Nothing ignites passionate debate between opera fans more than updated settings of beloved operas. Some see them as a necessary means to inject theatrical vitality into an often-inert art form, while others deplore them as virtually sacrilegious, demanding to see productions that their composers would have recognized.
Those from the latter camp have a lot to be happy about over the next 10 days, with traditional stagings of Giacomo Puccini’s Madame Butterfly in Santa Fe and Giuseppe Verdi’s La Traviata in Albuquerque.
The former is produced by Opera West!, a newcomer to New Mexico’s music scene, while the latter comes from Opera Southwest, which is in its 49th season. [The similarity in their names is an unfortunate but potentially rectifiable situation.] Both operas will be performed in smaller venues with ticket prices that start around $20, and both are sung in Italian.
There’s a revolutionary aspect to the Opera Southwest La Traviata, however, with the company jettisoning many “traditional” cuts and changes in the music, returning to a score that Verdi would recognize.
Opera Southwest and La Traviata
Over the last decade, Opera Southwest has established a progressive artistic profile, becoming a valuable fall-through-spring complement to the Santa Fe Opera. The troupe’s current season began in September with the Rossini rarity The Silken Ladder (La Scala di Seta) and includes Claude Debussy’s Pelléas and Melisande (not performed here since an SFO staging 54 years ago), as well as Robert Xavier Rodriguez’s opera Frida, about the life of Mexican visual artist and social activist Frida Kahlo.
La Traviata is the only standard repertory piece in the Opera Southwest season. While the scenery and costumes may be traditional, artistic director and conductor Anthony Barrese promises there will be a revelation in the musical performance. “This may be the most heavily ‘cut’ opera in the repertory,” he says, “with excisions large and small that have accumulated over the decades, along with many performing traditions that really make no sense. Part of what we’re doing in this production is scraping away most of those barnacles.”
Audience members will hear music they’ve probably never encountered before, such as the cabalettas (fast sections) that end arias by the tenor and the baritone and aren’t heard in most performances today. “Including them helps with the structure and balance of the score as a whole, and they have an important function in telling a dramatic story,” Barrese says. “I’m also going to follow the tempo markings much more closely, since they were written into the score by Verdi’s assistant at the time of its premiere. Some of the music will be much faster than usual, and some of it will be slower.”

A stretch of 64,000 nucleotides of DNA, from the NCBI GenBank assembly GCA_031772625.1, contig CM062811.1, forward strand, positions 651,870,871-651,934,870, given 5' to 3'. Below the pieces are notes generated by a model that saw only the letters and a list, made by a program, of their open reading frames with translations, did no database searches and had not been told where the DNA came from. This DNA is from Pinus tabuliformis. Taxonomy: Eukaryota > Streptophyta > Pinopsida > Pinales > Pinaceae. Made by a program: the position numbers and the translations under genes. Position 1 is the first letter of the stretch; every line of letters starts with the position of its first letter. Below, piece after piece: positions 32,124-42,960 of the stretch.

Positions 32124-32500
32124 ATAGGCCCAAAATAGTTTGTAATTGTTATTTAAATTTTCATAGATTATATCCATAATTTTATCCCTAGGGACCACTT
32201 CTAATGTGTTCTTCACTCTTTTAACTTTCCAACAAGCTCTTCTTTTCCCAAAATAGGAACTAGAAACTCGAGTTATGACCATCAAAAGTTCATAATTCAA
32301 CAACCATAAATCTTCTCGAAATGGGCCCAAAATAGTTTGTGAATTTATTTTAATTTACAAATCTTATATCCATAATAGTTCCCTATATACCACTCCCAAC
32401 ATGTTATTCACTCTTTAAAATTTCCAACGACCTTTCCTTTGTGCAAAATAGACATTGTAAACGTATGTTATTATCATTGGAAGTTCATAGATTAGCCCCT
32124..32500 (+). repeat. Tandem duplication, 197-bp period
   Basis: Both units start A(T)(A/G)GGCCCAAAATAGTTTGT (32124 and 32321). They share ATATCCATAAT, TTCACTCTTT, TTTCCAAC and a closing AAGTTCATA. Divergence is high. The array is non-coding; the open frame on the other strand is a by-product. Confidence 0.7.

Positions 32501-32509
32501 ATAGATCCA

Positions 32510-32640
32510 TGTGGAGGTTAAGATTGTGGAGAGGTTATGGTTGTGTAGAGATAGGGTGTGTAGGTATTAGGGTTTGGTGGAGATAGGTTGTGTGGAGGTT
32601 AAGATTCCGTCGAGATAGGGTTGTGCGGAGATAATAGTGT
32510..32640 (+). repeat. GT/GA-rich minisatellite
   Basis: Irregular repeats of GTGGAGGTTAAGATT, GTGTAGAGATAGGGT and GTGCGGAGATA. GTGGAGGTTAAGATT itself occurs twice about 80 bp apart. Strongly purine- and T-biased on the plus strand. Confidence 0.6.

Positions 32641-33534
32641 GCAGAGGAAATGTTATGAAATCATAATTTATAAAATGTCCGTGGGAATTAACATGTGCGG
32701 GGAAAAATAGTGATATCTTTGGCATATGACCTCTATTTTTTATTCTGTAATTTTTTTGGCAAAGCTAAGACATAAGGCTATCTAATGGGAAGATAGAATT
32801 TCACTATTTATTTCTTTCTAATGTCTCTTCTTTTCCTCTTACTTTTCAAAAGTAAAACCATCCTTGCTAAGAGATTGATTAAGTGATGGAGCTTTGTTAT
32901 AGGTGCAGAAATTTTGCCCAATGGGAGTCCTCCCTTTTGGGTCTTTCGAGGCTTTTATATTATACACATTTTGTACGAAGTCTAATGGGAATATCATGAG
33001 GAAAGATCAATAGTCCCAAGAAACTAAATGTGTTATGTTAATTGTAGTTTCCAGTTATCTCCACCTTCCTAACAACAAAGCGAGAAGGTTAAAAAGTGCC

La Traviata is based on the play The Lady with the Camellias (La Dame aux Camélias), which was adapted for the stage by Alexandre Dumas fils from his earlier novel of the same name. The title character is Violetta Valéry, a courtesan currently consorting with Baron Douphol. She falls in love with Alfredo Germont, and the two begin living together in the country. Alfredo’s father, Giorgio, secretly asks Violetta to leave his son so that his daughter can have a respectable wedding. She does so, but soon contracts tuberculosis. Alfredo visits her, and they renew their love, but the disease claims her as they are planning to leave Paris together.
Violetta is sung by Sarah Asmar, whose earlier appearances with Opera Southwest include Musetta in La Bohème and Desdemona in Rossini’s Otello. Her other roles include Gilda in Rigoletto with Baltimore Concert Opera, Yum-Yum in The Mikado with Hawaii Opera Theater, and Zerlina in Don Giovanni with Sarasota Opera. Tenor Kirk Dougherty sings Alfredo, Violetta’s lover. His upcoming engagements include Faust in Arrigo Boito’s Mefistofele with Knoxville Opera and the Duke in Rigoletto with Orlando Opera. Giorgio Germont is performed by Grant Youngblood, who has previously sung the part with both Central City Opera and Virginia Opera, as well as Sharpless in Madame Butterfly at both San Francisco Opera and Central City, and the title role in Don Giovanni for New York City Opera.